One of the toughest things you’ll face is letting go of one of your heroes.


In any life, we are met with people, places and events which shape us. We learn from them. We make value judgements about them. We are impacted in some way – either negatively or positively. From there we internalise a piece of that person, place or event which then unconsciously dictates our behaviour from then on. It can be parents, friends, peers, teachers, movies, books, games… anything which impacts us in some way and we then make it mean something about us or about the world.

Sometimes we put them in the ‘bad person’ box, and sometimes we put them on a pedestal and label them “hero”.

Who do you have in your “hero” box? Do they still deserve to be there?

It’s a tough gig being on someone’s pedestal. Much is expected and disappointment is only ever a breath away… one poor choice, one bad decision and they come crashing down off that pedestal due to their normal and natural human imperfections.

If they were our hero, someone we looked to as perfection, we can feel betrayed, cheated or let down by them. We can find ourselves disillusioned and disappointed in the world because of this. But how realistic are we being when we put someone into our “hero” box?

Who are your heroes? What do they stand for? What is your criteria for allocating hero status and does it still hold true to who you are today?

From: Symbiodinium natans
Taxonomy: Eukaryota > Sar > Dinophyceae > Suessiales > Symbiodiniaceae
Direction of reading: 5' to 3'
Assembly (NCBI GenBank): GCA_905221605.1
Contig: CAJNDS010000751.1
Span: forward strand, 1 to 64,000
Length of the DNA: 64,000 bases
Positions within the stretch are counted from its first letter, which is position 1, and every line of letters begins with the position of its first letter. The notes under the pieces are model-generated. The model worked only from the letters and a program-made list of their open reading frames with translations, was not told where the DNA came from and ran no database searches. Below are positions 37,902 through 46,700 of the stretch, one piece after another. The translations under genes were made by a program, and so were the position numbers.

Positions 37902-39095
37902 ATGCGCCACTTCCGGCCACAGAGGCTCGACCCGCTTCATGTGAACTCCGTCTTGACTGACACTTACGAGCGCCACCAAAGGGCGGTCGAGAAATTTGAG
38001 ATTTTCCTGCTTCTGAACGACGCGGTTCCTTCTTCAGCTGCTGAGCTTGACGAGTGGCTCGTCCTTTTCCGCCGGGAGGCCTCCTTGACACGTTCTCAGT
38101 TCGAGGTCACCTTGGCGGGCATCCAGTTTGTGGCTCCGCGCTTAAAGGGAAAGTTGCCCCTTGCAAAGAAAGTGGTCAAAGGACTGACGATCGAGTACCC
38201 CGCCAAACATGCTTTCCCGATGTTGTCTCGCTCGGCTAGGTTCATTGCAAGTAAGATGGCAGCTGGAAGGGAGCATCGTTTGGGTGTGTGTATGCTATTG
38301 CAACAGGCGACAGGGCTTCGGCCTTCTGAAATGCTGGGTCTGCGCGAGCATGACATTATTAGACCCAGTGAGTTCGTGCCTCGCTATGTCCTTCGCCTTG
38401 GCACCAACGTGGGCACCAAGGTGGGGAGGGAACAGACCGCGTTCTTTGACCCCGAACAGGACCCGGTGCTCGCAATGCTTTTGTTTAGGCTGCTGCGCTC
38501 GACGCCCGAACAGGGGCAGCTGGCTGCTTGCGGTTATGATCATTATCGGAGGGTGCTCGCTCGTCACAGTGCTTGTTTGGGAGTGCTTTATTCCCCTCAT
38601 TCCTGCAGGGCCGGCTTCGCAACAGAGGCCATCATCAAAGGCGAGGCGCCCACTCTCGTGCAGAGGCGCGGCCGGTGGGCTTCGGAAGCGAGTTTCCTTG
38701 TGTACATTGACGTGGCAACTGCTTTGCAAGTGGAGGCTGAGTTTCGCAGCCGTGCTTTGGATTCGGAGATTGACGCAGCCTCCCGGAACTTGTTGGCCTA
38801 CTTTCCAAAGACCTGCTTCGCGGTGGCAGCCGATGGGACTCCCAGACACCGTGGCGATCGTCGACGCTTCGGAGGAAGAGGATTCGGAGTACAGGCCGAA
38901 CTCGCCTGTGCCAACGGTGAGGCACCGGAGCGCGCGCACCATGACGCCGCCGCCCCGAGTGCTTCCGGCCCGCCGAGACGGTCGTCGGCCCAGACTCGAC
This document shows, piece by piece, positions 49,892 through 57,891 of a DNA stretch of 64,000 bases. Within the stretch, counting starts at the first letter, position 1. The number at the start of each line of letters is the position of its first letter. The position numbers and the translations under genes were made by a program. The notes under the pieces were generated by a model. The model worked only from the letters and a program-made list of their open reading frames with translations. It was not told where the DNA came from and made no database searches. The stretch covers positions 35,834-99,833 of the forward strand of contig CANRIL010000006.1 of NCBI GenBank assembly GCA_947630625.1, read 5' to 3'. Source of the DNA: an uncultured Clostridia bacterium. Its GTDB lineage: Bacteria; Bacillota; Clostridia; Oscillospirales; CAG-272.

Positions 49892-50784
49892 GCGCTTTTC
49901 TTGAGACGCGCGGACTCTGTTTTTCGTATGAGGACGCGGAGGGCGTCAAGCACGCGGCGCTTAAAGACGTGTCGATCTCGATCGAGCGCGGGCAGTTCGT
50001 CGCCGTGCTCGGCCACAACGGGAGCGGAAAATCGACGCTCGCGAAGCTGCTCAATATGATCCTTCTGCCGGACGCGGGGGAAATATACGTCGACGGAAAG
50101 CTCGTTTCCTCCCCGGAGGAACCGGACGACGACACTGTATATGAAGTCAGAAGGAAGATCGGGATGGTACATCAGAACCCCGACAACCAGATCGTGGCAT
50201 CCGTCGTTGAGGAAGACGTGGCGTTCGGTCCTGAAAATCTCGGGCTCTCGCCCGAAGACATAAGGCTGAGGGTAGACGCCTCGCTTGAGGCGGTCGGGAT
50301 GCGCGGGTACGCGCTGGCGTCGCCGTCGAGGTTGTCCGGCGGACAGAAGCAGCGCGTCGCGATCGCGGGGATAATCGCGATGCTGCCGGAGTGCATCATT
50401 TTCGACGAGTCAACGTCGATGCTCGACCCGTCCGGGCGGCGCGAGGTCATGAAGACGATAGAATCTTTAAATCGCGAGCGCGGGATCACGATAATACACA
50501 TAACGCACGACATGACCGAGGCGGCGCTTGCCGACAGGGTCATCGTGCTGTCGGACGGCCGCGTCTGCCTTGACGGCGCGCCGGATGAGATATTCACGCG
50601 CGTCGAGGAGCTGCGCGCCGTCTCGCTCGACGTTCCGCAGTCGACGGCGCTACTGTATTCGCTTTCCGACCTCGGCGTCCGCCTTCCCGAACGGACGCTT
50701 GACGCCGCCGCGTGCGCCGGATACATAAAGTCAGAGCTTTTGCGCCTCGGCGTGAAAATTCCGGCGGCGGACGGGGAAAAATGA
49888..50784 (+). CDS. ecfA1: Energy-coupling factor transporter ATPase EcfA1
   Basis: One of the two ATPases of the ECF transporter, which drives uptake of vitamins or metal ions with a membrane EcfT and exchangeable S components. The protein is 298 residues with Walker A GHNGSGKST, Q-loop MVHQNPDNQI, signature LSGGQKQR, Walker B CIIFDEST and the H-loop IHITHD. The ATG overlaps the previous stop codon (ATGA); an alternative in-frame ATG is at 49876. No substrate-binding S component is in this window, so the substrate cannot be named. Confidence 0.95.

The main lesson I’ve learned is that taking someone off their  pedestal and taking off the superhero cape doesn’t mean the love diminishes. In fact it can make it stronger as you learn to truly love the real person for who they are – not the fantasy you’ve injected them into.

When you have someone held up as a hero, you don’t allow them to be themselves. You lock them into your ideal of how you think they should be, so the love is conditional on them staying in that box. When you take them off the pedestal, you allow yourself to embrace that person in a higher love – one that is unconditional of whether they have their superhero days or their messy days – the love remains the same.

Taking stock of my own heroes and the pedestals I had them on has been an enlightening process. Discovering that some of the criteria I held my heroes to was faulty was humbling. Realising how I had held everyone, myself included, to ransom over my flawed ‘ideals’ was devastating. Mourning the loss of my heroes was heart-breaking. But in allowing my heart to break, the pain can escape and the healing of love can get in and make my heart bigger. And that was what I discovered by giving up my heroes. It was a most liberating process which allowed me to mature, to come to deeper understanding of myself, how I am in the world and the regard in which I hold/have held others. It allowed me to love MORE and allow more love to be in the world.

Maybe it’s time for you to review your “heroes box”? Which side do they truly play for? Jedi or Sith?


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